The second phase is the construction of concession, restroom and locker room structures. Again, many asked why not the bleachers? According to George, the old bathroom structures are in the way of the new home side bleachers and tearing down old structures allows the construction crews to clean up the site and work more efficiently. George also noted /.the new bleachers are anticipated to seat a significantly larger number of people which require larger bathrooms.

Finally, George discussed how the board’s discussions of their involvement in the association’s loans have affected their fundraising as well as what the board can do to take steps towards mending its relationship with Tipp Pride Association.

According to George, the board’s recent discussions regarding what their responsibility is for any of Tipp Pride’s loans have done nothing but hinder the fundraising process. For the first time since their inception, the association has had donors and sponsors not hold up their end of the agreements made with the organization.

“What I will tell you on this is that it has not been helpful to have discussions about whether people have to pay these (agreements) or not. You have hindered our ability to collect. And for the first time in five years, we have people that have not written the check that they committed to writing. And it did not happen until this discussion that happened in this room. I understand that part of that was to understand the liability for loans. The school’s name is not on that loan anywhere, not a single person from the school did that. It would have been easy to find that out by simply asking us and we could bring in the financial institution to validate that,” said George.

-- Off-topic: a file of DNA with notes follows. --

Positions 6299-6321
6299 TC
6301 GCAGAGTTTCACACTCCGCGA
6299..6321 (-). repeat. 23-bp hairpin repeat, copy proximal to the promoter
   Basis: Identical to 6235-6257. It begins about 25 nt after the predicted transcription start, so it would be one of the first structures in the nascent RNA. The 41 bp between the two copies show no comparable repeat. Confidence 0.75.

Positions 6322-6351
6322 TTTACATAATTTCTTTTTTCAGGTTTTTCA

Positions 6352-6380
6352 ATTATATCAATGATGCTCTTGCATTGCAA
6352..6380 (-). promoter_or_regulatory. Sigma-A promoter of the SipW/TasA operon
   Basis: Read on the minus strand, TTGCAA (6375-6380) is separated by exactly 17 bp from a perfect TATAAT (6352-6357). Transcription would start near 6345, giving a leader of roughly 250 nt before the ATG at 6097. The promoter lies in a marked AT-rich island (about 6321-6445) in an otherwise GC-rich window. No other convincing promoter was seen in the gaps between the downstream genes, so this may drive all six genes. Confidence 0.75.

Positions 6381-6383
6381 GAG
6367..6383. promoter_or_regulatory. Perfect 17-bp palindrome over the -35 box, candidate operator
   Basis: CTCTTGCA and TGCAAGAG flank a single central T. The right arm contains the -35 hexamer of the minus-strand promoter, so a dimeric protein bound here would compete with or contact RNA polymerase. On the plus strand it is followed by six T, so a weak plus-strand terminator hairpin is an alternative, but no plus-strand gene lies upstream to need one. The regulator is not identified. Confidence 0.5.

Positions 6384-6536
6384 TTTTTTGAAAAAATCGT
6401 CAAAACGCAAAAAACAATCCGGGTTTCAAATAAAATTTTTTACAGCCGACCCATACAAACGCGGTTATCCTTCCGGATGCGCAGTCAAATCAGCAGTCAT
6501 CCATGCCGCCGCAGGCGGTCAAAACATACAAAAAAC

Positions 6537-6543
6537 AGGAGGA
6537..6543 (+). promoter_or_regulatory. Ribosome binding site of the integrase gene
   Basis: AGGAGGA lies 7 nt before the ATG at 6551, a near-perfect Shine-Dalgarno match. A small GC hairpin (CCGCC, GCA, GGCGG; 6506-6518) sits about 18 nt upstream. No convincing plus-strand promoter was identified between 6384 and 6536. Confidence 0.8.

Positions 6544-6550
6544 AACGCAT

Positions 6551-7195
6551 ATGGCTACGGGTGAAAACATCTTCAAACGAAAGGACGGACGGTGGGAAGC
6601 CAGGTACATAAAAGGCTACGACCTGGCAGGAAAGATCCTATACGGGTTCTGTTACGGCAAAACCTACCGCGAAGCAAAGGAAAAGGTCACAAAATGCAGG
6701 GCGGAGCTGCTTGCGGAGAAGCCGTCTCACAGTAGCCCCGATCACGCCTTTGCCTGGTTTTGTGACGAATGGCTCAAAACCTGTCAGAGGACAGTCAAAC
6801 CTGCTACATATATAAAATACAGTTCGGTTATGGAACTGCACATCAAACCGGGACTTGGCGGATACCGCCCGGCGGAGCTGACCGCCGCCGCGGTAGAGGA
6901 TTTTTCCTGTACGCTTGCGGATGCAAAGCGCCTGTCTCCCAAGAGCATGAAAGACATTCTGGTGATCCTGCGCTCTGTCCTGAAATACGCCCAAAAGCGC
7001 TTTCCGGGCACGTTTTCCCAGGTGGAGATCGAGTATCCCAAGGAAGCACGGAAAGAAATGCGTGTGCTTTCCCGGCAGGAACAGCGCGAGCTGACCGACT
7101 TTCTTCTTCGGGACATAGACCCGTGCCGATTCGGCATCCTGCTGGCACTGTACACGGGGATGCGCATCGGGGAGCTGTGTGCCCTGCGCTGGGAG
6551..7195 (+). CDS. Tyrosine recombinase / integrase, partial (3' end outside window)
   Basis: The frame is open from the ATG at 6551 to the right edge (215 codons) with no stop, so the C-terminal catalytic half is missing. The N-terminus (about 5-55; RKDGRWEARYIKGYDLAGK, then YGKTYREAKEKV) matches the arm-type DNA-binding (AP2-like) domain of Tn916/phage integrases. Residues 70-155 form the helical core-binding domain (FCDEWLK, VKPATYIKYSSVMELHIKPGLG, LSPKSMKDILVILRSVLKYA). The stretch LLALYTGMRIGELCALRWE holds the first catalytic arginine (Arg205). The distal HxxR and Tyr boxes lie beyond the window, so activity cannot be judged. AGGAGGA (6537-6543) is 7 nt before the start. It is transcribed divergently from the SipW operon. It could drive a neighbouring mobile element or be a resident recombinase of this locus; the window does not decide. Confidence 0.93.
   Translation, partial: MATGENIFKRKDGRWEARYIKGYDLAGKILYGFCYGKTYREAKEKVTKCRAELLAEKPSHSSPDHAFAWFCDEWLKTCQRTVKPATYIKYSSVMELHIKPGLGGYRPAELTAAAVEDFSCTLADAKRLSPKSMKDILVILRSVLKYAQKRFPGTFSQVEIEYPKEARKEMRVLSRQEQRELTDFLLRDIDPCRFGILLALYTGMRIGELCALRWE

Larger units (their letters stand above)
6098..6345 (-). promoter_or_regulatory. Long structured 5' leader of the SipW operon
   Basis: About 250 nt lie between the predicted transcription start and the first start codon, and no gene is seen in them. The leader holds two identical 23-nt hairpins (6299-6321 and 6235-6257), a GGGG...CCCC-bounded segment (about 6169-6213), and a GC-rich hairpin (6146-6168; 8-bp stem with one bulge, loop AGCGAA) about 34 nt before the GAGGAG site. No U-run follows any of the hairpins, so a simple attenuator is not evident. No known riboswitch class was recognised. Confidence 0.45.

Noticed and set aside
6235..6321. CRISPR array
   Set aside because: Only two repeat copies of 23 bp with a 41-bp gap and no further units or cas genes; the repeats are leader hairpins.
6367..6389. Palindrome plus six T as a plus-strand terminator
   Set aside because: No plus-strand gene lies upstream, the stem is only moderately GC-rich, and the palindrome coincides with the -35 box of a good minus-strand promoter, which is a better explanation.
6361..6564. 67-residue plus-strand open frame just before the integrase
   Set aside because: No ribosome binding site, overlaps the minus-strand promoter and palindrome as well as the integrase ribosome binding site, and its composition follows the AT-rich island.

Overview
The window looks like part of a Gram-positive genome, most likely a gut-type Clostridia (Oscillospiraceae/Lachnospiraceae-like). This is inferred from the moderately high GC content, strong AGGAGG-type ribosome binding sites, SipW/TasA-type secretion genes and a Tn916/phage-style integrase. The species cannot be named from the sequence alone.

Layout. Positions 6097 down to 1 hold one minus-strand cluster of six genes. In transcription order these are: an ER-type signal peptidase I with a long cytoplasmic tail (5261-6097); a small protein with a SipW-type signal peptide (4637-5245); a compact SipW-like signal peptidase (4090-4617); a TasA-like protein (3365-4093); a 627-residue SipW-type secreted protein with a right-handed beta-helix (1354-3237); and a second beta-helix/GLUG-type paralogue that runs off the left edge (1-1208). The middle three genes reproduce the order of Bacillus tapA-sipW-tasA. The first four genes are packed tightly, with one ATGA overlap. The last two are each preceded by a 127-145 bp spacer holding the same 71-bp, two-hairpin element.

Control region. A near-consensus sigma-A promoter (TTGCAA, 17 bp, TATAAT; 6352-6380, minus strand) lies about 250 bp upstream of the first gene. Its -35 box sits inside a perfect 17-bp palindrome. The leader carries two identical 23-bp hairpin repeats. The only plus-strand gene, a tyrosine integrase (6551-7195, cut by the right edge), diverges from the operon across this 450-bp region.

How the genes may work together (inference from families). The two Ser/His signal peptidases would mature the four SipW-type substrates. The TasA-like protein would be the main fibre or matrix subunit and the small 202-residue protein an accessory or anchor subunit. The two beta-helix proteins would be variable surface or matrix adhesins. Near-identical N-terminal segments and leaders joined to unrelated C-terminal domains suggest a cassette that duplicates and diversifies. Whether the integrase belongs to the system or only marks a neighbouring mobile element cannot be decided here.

Following the presentation from Tipp Pride Association the representatives from the organization and the members of the Tipp City Board of Education discussed ways the board could mend relations with the organization. Suggestions from George and Stith included reinstating a school board member on the board of directors as a non-voting member for the Tipp Pride Association, more support from the board regarding advertising the association and the work they are doing, representation and help from board members at fundraising events, reinstatement of the voluntary payroll deduction for Tipp City schools staff to support Tipp Pride Association and a vote of confidence and support for Tipp Pride from the members of the board.